The British pound is lower against the Australian dollar on Wednesday.

The Aussie, Sterling, stock markets and oil prices all fell together in a risk-off mood across financial markets. It was Australia’s currency that took the brunt of it, suffering large losses even against a weak Sterling.

Concerns about the damage to economic growth from social distancing policies have re-emerged, sending oil prices sliding. Many countries are set to keep restrictions in place for at least two more weeks.

GBP/AUD was down by 52 pips (-0.15%) to 2.0046 as of 4.30pm GMT.

The currency pair gained in early trading but really picked up steam in the European morning to surge over 200 pips before pulling back. The exchange rate had fallen just -0.04% on Tuesday so is now up +0.85% week-to-date.

British pound rises for first time in 8-days against Aussie

Over the weekend big oil producers including Russia and Saudi Arabia had agreed to slash oil output in order to reduce supply. However demand has been so heavily impaired because of the shutdown of factories and stay-home orders that the cuts are widely seen as not enough.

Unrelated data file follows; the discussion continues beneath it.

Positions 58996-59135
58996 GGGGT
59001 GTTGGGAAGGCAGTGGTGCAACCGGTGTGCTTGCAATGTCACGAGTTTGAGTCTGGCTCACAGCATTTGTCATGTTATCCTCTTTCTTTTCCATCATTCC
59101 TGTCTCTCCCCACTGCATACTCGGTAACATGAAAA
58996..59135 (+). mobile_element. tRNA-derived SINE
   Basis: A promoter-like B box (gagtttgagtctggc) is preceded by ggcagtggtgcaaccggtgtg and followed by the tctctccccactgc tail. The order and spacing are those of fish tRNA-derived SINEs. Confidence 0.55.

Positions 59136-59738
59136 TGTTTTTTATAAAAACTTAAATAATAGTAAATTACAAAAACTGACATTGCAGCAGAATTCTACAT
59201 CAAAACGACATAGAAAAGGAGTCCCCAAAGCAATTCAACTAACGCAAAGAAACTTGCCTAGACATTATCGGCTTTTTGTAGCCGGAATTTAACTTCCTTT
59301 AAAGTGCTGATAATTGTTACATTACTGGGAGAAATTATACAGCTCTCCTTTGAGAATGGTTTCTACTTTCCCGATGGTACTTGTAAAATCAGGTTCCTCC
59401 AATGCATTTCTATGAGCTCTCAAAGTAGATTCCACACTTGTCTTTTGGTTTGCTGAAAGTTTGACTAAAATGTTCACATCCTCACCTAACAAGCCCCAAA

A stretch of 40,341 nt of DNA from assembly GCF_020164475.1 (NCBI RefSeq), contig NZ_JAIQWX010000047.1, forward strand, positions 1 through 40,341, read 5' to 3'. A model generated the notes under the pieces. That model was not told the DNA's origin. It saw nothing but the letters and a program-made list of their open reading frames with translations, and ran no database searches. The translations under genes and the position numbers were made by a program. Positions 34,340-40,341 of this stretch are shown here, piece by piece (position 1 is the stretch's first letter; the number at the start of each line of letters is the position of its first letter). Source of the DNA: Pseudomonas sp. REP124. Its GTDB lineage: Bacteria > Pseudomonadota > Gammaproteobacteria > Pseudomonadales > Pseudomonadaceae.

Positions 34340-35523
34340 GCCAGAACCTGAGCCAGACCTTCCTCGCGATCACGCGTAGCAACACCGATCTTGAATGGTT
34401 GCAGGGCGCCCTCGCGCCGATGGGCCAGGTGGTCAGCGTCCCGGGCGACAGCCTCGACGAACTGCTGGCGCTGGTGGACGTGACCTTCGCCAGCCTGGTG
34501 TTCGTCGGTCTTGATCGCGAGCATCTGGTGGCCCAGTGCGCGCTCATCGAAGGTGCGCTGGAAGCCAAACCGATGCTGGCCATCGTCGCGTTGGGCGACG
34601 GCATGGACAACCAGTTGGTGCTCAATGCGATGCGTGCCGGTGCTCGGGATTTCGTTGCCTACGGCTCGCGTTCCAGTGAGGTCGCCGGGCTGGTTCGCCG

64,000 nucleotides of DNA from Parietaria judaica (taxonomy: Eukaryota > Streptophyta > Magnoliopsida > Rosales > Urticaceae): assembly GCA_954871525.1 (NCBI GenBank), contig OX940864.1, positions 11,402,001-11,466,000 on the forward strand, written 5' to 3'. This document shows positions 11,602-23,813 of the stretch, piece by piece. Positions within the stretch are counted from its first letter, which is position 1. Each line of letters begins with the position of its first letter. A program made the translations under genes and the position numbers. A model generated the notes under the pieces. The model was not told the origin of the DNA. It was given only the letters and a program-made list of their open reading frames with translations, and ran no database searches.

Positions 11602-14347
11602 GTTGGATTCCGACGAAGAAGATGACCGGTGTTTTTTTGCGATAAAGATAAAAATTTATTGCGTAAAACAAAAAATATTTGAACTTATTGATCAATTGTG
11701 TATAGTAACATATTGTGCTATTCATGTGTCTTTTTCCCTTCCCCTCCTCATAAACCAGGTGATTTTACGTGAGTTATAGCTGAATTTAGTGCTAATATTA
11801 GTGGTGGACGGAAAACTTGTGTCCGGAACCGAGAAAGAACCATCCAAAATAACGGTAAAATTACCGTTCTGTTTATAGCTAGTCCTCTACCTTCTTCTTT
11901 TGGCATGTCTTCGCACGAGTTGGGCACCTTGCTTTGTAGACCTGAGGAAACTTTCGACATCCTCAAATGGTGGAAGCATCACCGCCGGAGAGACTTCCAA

Even the 10 million barrels in production cuts that were agreed are on shaky ground because they are premised on what some officials have said would be an extra 10 million in “voluntary” cuts from non OPEC countries like the United States. Investment bank Goldman Sachs said “We reiterate our view that the level of voluntary cuts and government purchases remain too little and too late to balance the market.”

Australian dollar slumps alongside oil price

Falling oil prices knocked back the most risky currencies with only havens like the US dollar and Japanese yen making any progress. But as a big commodity-exporter, the Australian dollar saw more selling than the pound.

Australia mostly exports hard commodities not oil – but all commodities (except gold) are being sent violently lower by the same market forces of supply and demand. With economies shutdown during the pandemic, there has been a commodity demand shock. Producers will be cutting back supply to adjust but in the meantime prices adjust first as they compete for the few orders.